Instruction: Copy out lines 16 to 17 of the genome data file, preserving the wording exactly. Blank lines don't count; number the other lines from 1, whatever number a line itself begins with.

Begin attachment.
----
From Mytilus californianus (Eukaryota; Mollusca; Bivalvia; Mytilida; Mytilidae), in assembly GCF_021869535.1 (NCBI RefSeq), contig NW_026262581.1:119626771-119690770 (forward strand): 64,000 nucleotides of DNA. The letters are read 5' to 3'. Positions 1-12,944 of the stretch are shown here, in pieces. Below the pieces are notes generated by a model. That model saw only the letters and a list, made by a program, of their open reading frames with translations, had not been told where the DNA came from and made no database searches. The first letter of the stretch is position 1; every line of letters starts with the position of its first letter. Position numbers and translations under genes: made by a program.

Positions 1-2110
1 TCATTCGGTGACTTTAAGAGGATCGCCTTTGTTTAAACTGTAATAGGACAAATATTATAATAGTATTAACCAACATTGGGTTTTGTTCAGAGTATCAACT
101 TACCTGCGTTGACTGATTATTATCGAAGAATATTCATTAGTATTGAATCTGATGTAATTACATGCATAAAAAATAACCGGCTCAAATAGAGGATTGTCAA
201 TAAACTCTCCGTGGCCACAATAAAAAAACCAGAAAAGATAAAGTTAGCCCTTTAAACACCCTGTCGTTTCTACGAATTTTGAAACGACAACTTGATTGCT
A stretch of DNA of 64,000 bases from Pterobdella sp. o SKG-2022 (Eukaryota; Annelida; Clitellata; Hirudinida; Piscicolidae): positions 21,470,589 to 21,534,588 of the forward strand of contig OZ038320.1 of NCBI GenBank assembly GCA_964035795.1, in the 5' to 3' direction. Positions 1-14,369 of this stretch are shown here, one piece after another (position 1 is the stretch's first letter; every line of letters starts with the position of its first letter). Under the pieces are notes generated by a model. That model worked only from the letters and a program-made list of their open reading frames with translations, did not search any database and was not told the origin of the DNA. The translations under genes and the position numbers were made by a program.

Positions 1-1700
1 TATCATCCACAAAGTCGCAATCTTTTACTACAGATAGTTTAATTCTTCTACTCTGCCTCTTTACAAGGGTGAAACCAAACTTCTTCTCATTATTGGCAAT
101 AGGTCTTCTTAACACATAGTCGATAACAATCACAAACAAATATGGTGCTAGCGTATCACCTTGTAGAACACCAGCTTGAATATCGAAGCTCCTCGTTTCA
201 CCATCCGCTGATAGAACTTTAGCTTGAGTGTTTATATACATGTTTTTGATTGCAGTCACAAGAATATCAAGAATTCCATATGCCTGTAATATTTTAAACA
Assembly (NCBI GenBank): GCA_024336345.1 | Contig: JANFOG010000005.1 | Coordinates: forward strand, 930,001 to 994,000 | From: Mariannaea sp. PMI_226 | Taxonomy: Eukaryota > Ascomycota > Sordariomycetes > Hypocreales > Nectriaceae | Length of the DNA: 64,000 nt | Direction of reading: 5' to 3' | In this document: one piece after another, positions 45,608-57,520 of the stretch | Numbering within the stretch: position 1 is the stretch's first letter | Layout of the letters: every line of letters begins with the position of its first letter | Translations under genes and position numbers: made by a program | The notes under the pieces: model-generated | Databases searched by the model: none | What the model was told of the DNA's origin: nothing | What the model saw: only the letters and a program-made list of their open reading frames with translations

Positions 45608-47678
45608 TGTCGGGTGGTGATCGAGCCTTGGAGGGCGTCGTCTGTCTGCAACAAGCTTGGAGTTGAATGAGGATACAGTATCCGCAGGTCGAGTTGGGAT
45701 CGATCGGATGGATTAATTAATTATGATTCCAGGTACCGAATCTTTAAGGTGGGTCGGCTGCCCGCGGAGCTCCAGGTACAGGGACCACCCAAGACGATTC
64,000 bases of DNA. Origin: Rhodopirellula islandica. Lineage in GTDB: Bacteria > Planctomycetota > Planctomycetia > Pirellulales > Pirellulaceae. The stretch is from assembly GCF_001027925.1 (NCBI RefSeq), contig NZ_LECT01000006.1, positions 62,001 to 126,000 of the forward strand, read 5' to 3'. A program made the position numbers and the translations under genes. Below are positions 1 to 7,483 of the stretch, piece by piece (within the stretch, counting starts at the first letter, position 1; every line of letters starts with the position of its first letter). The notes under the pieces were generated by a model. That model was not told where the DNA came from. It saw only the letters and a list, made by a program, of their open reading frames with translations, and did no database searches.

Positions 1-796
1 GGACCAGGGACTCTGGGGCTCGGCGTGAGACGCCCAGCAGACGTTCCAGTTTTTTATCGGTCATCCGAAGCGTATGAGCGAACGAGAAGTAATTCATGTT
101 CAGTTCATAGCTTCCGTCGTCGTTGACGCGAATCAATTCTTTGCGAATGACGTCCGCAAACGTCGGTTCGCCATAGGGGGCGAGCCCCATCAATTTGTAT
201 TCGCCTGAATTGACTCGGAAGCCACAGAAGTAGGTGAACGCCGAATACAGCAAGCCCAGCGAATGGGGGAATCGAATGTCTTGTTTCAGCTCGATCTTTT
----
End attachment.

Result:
Positions 1-796
1 GGACCAGGGACTCTGGGGCTCGGCGTGAGACGCCCAGCAGACGTTCCAGTTTTTTATCGGTCATCCGAAGCGTATGAGCGAACGAGAAGTAATTCATGTT